French economic growth was up by just 0.2 percent from July to September rebounding only slightly after a small contraction in the previous quarter.
French economic growth continues in stop-start mode.
Gross domestic product (GDP) increased by just 0.2 percent in the period from July to September. It had shrunk 0.1 percent in the previous quarter.
Consumer spending was again weak. The traditional mainstay of the French economy failed to register any growth for the second straight quarter.
Companies replenishing their inventories drove growth, adding 0.6 points to national output. But trade shaved 0.5 points off GDP, as imports rose much faster than exports.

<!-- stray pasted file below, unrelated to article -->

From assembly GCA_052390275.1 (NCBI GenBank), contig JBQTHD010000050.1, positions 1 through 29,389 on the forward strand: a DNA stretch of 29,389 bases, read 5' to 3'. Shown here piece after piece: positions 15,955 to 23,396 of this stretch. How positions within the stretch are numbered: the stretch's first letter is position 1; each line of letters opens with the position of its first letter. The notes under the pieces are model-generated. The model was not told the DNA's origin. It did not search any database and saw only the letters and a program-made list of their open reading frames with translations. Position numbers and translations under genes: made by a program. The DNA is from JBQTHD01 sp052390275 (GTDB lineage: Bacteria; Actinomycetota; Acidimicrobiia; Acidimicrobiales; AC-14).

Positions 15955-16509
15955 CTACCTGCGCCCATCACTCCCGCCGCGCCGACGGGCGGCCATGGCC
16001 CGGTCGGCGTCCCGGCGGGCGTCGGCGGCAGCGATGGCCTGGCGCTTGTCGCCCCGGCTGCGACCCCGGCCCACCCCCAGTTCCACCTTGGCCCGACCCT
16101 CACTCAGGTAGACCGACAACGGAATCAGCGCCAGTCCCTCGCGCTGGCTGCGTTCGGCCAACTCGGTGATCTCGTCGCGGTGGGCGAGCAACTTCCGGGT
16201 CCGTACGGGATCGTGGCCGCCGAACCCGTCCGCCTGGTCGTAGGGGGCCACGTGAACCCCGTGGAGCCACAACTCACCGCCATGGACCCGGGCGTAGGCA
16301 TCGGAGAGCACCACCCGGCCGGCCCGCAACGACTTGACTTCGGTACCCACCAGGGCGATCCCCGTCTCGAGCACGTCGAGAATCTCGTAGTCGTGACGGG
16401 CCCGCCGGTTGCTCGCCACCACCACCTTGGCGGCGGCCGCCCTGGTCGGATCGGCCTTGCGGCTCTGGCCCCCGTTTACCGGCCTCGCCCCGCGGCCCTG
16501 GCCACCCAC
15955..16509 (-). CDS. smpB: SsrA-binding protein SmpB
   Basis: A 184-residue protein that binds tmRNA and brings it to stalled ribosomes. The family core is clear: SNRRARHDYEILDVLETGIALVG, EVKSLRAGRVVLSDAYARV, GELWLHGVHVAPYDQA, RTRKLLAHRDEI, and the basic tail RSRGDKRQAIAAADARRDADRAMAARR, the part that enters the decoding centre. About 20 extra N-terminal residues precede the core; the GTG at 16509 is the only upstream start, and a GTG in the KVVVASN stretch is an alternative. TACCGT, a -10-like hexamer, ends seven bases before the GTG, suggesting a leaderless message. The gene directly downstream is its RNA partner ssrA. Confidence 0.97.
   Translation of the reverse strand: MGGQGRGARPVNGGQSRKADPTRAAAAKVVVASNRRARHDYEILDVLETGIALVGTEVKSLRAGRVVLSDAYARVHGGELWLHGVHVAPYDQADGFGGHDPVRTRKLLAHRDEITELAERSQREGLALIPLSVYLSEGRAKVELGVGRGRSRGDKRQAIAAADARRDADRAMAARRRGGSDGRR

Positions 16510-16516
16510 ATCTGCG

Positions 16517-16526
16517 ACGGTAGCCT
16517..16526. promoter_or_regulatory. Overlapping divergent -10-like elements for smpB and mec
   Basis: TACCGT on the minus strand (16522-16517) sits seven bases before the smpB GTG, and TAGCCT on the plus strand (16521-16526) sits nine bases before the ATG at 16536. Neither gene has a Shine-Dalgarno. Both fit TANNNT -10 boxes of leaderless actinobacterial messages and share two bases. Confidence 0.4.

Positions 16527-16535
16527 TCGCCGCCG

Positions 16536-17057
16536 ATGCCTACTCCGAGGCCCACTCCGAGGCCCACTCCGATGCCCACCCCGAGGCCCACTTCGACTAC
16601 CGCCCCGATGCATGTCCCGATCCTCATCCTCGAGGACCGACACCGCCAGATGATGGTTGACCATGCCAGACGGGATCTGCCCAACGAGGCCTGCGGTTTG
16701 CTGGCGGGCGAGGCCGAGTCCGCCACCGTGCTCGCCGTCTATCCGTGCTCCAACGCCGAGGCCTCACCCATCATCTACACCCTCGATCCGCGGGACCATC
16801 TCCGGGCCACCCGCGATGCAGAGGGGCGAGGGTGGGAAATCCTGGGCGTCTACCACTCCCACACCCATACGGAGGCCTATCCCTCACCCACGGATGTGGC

— Holger Sandte (@HolgerSandte) October 28, 2016
The Economy and Finance Minister Michel Sapin acknowledged that it will be “difficult” to achieve the official target of 1.5 percent growth this year on which France has based its budget projections.
With first-quarter growth revised down to show a 0.6 percent increase, GDP growth for the first nine months of the year is 1.1 percent.
The lacklustre expansion further undermines President Francois Hollande’s hopes for a second term.